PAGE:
Whether we like it or not, hair is important. At a technical conference recently no less than three acquaintances said to me, “I saw your HAIR and knew it was you.” And my hair isn’t that remarkable.
It’s easy to be tempted by dramatic hair transformations. Dyed hair! Pink hair! Retro hair! Perms! And the Interweb is full of sites full of people obsessing about changed, transformed, scuplted hair. When we go to the hairdresser, the magazines are full of extensively sculpted dyed heads of hair. But there are a lot of reasons to take a deep breath, look in the mirror, and consider what you can do with your natural hair. Maybe you’re just paying attention to your hair again after being busy (a geologist friend of mine kept her hair in a braid for field work and got a cut when she returned to university teaching.) Or your formerly-dyed-and-sculpted hair needs a break for a while. Or you want to look good without spending a fortune.
I see lots of maximum length Pre-Raphaelite hair amongst my friends who bellydance and enjoy the Society for Creative Anachronism and the like. It draws a lot of attention and admiration. There is a Long Hair Community that discusses every aspect of maximum length long hair in detail. If hair is grown to its maximum length, personally, I prefer it with trimmed ends. If you’re growing your hair out, braid it to sleep, and pin it up to travel or exercise – this helps avoid breakage. Trim it two or three times a year until it gets where you’re going.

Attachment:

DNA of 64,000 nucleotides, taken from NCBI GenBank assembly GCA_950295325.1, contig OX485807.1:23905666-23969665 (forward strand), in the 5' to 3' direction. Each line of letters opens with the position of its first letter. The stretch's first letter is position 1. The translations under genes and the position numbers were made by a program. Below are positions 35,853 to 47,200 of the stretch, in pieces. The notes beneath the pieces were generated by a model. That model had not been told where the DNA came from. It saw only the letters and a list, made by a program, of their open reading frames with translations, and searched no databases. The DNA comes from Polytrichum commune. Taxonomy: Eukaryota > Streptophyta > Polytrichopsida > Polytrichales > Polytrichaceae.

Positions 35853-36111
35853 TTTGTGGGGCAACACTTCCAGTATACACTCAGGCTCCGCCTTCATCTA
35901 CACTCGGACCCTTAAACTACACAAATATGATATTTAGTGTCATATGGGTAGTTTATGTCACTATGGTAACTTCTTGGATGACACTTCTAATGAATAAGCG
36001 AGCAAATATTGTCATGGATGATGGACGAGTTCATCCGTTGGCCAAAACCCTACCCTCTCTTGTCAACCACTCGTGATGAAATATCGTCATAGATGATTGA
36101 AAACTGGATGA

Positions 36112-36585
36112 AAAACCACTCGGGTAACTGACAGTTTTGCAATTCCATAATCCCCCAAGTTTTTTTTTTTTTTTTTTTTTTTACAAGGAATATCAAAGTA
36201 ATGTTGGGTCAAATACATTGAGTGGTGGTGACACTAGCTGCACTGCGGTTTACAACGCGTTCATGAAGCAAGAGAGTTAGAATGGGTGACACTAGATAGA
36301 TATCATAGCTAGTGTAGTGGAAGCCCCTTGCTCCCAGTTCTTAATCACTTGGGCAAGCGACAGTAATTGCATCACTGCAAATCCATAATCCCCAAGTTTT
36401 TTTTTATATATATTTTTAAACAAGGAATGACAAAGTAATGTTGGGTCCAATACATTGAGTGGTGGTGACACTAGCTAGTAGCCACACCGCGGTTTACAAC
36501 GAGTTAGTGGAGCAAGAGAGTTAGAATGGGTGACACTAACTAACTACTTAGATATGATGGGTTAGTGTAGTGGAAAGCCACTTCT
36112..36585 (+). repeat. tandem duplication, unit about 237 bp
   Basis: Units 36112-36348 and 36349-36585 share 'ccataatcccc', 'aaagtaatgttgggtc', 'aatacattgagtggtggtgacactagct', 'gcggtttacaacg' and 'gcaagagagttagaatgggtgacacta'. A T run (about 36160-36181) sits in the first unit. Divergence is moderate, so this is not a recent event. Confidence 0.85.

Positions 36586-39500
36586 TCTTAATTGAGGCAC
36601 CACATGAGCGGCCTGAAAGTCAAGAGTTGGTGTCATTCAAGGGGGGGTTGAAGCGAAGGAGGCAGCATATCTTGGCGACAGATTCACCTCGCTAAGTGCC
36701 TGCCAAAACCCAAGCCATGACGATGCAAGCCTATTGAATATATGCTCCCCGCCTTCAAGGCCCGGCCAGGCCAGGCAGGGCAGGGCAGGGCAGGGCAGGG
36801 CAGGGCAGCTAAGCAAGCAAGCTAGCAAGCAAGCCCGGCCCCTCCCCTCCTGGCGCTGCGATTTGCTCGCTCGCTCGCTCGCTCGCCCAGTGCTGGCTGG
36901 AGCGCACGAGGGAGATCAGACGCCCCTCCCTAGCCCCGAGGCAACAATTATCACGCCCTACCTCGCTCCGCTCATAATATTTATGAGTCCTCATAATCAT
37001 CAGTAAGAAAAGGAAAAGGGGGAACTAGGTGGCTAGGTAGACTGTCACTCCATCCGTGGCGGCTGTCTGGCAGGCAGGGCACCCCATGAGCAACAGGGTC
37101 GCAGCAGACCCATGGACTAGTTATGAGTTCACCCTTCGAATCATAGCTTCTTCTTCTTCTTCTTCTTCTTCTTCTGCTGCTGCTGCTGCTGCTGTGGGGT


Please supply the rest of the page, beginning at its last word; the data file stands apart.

The transition from Pre-Raphaelite hair or blunt-cut long hair to shaped hair can be intimidating. Some women find that, as their hair changes color or texture, or they change their personal style, they want more structure to their hair. I met an author who had a beautiful shaped haircut that made an impression on me. Then, my hair suddenly got curlier and went into an untamed “pyramid shape” when it got humid. I went shaped to tame this tendency.
For your first shaped cut, if your personal style is to wash-and-go (mine is!) tell your hairdresser this. Be firm about length. The more pictures you bring, the better. Grab some of the extra cut-off hair and put it in an envelope in case you want to try a dye later – this hair can be used as a tester. Or for making your own Victorian hair jewelry! You could use jewelry resin and those pendants…but I digress. Once you have your cut, go home, and wash it yourself, don’t panic. I and others have found that it takes a month or two to re-learn our hair after a shaped cut.
Curly hair, I’m learning, is different. For “curly girls” of all backgrounds, here is your site with forums, Naturally Curly. In the USA there are specialist salons for long hair and for curly hair. Curly hair salons and curly hair techniques are catching on in Australia and NZ, too. Google “curly salon” in your area and see what’s up.
To pamper your hair and have it look its best without using 73 million products:
- Cold water rinses reduce frizz and increase shine. They cost you nothing except that moment of “augh” in the shower.
- Sleep on clean pillowcases in a slightly cool room. The pillowcase one is a repeat from the face care post, but it also helps keep your hair cleaner.